Dura Europos - the first chemical attack in warfare

Jul 2017
153
Neverland
#1
Dura Europos was the easternmost military outpost of the romans in the East.
The city was originally built by the Macedonians of the Seleucid Empire in 300BCE. and named Dura.
In 113BC the Persian Parthians conquered the town.
Dura was briefly held by Rome under Trajan in 114 AD.
In 165 the roman legions took the city and held it till 265 AD when the sassanids took possession for good.
Rome renamed the city Dura Europos because the upper class were greeks , as opposed to the majority semitic and persian population.
In 265 AD the fortress was besieged,the roman soldiers killed and the citizens sold in slavery.
The sassanids tried to dig tunnels under the walls,but each time the defenders will build a counter tunnel and repel the attack.
Iranians managed to burn bitumen and sulphur crystals and fill one of the tunnels with poison gas.In 2009 in one of the tunnels 19 roman and 1 Persian skeletons were found there,all victims of the chemical attack.

https://en.wikipedia.org/wiki/Dura-Europos
 
Aug 2014
3,699
Australia
#2
It is hardly an early example. During the Peloponnesian War, over five centuries earlier, the Spartans lit a concoction of sulphur, pitch and wood at the walls of Plataea to incapacitate the Athenians during a siege. The Chinese had been using toxic gases even earlier - since at least 1000 BC. Other forms of chemical warfare have seen constant use since at least 10,000 BC in the form of poisoned arrows and contaminated water supplies.

Mayor's book is a good read:
Greek Fire, Poison Arrows & Scorpion Bombs: Biological and Chemical Warfare in the Ancient World.
 
Last edited:
Feb 2017
425
Rock Hill, South Carolina
#3
Dura Europos was the easternmost military outpost of the romans in the East.
No it wasn't, Circesium was, not counting the Traianic conquest which reached the Suez and took Susa.

In 165 the roman legions took the city and held it till 265 AD when the sassanids took possession for good.
The siege of Dura Europos was over the winter of 256/257. Not 265.

as opposed to the majority semitic and persian population.
The majority of the population in the region spoke a mix of Aramaic (for reference, not the Hebrew language which was dead as a spoken dialect by then), Syriac, and Syriac Greek.

Iranians managed to burn bitumen and sulphur crystals and fill one of the tunnels with poison gas.In 2009 in one of the tunnels 19 roman and 1 Persian skeletons were found there,all victims of the chemical attack.
It's Tower 19. There were not 19 Romans found in the tunnel.

It's also not the first example of chemical or biological warfare, although maybe the first known example of the use of poison gas in military operations.
 
Jan 2015
2,786
MD, USA
#5
Apparently the Romans got driven out of a siege tunnel by a big jar of burning burning feathers, once. Can't remember when that was? Spain? Greece? Pretty far back, though, long before Dura Europas.

Matthew
 
Jun 2014
1,221
VA
#6
It is hardly an early example. During the Peloponnesian War, over five centuries earlier, the Spartans lit a concoction of sulphur, pitch and wood at the walls of Plataea to incapacitate the Athenians during a siege. The Chinese had been using toxic gases even earlier - since at least 1000 BC. Other forms of chemical warfare have seen constant use since at least 10,000 BC in the form of poisoned arrows and contaminated water supplies.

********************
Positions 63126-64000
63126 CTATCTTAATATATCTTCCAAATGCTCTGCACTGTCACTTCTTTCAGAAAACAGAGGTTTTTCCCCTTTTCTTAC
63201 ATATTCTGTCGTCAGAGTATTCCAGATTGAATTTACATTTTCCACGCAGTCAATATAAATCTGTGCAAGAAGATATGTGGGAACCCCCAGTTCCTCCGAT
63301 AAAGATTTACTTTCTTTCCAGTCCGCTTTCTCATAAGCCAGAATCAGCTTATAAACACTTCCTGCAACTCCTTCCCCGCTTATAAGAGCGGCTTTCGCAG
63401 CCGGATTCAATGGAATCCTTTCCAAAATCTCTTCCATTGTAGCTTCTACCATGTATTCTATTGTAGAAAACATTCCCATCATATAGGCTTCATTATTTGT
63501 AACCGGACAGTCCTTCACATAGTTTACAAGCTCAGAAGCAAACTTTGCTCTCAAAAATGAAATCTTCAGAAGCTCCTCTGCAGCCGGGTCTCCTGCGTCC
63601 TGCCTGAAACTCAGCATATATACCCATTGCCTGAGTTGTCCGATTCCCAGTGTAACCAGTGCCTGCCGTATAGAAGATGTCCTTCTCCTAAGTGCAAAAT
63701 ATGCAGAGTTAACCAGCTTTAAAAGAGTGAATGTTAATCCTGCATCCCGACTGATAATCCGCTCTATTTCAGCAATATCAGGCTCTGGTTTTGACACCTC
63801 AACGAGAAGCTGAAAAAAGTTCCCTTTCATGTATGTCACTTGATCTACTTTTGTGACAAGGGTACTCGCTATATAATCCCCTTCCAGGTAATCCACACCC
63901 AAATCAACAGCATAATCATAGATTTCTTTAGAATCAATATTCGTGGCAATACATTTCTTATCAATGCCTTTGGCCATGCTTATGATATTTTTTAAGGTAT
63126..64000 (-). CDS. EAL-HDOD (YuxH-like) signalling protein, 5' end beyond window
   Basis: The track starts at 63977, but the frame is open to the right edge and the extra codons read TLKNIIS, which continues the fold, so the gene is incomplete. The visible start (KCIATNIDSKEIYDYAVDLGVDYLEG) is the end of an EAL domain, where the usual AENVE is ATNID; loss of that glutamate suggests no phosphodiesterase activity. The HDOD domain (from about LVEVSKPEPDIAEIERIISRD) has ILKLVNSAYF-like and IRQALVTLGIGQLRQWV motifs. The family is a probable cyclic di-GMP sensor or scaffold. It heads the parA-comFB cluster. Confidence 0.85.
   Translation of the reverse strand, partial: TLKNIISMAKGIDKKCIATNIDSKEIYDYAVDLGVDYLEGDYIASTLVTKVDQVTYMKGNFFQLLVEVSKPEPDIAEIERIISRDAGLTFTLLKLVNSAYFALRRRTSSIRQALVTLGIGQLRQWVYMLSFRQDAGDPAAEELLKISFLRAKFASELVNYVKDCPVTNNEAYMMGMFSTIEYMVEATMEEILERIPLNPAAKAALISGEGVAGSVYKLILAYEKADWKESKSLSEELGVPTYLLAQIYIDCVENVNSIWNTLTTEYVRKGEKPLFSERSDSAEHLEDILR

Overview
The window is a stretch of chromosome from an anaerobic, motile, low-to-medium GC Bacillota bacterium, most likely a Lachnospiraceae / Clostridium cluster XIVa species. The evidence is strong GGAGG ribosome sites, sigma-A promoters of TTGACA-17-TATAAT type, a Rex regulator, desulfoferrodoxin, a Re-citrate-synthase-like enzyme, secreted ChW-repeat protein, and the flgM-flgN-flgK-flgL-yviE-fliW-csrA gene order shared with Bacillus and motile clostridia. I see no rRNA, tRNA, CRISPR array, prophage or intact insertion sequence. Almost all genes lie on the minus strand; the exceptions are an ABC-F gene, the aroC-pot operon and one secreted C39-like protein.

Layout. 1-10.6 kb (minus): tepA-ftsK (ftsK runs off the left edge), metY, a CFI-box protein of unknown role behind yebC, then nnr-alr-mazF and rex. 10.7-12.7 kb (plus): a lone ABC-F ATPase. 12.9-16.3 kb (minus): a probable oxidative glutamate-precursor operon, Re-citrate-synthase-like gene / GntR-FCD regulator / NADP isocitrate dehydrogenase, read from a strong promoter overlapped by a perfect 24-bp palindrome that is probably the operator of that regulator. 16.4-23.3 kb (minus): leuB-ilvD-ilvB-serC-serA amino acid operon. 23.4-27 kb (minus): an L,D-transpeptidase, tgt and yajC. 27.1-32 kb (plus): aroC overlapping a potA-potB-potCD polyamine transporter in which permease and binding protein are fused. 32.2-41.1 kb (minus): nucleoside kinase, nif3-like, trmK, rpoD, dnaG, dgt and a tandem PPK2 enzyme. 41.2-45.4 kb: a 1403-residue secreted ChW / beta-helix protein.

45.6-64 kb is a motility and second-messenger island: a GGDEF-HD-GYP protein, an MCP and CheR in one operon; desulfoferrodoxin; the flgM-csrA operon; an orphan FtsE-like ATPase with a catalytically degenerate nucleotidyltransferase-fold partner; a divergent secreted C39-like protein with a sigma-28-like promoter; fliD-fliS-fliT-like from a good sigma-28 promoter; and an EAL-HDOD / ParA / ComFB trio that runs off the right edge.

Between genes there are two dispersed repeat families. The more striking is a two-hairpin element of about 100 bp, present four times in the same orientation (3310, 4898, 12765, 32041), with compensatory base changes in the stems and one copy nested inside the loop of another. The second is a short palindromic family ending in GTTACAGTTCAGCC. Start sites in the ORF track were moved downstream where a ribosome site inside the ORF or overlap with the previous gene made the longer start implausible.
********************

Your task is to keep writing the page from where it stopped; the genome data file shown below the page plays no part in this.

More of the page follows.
Mayor's book is a good read:
Greek Fire, Poison Arrows & Scorpion Bombs: Biological and Chemical Warfare in the Ancient World.
However I think you would agree winning an extended siege because of it is on a much larger scale than a poison arrow that just makes sure a single man dies of his wounds?
 
Aug 2014
3,699
Australia
#7
However I think you would agree winning an extended siege because of it is on a much larger scale than a poison arrow that just makes sure a single man dies of his wounds?
In battle, arrows are shot in volleys of hundreds or thousands. In any case, even a single poisoned arrow is a very clear example of chemical warfare.
 
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Aug 2016
807
USA
#8
Everything is a chemical, therefore the first incident of warfare is the first incident of chemical warfare.

That said, do you mean chemical GAS warfare or something else? Would you include smoke inhalation from "normal" fire?
 
Feb 2017
425
Rock Hill, South Carolina
#9
However I think you would agree winning an extended siege because of it is on a much larger scale than a poison arrow that just makes sure a single man dies of his wounds?
The Persians didn't win the siege because of it, they just killed about 10 Romans in a counter-mining operation. The Persians won the siege because they tried tunneling into the fortress behind the walls, attacked up a ramp distracting the defenders and then snuck in through said Tunnel that the Romans didn't find.
 
Jul 2017
153
Neverland
#10
It is hardly an early example. During the Peloponnesian War, over five centuries earlier, the Spartans lit a concoction of sulphur, pitch and wood at the walls of Plataea to incapacitate the Athenians during a siege. The Chinese had been using toxic gases even earlier - since at least 1000 BC. Other forms of chemical warfare have seen constant use since at least 10,000 BC in the form of poisoned arrows and contaminated water supplies.

Mayor's book is a good read:
Greek Fire, Poison Arrows & Scorpion Bombs: Biological and Chemical Warfare in the Ancient World.
I would hardly think a poison arrow to be a..chemical weapon of mass destruction.
As for the contaminated water supplies,this might fall in the area of biological warfare,just like in the times of the Black Death.
 

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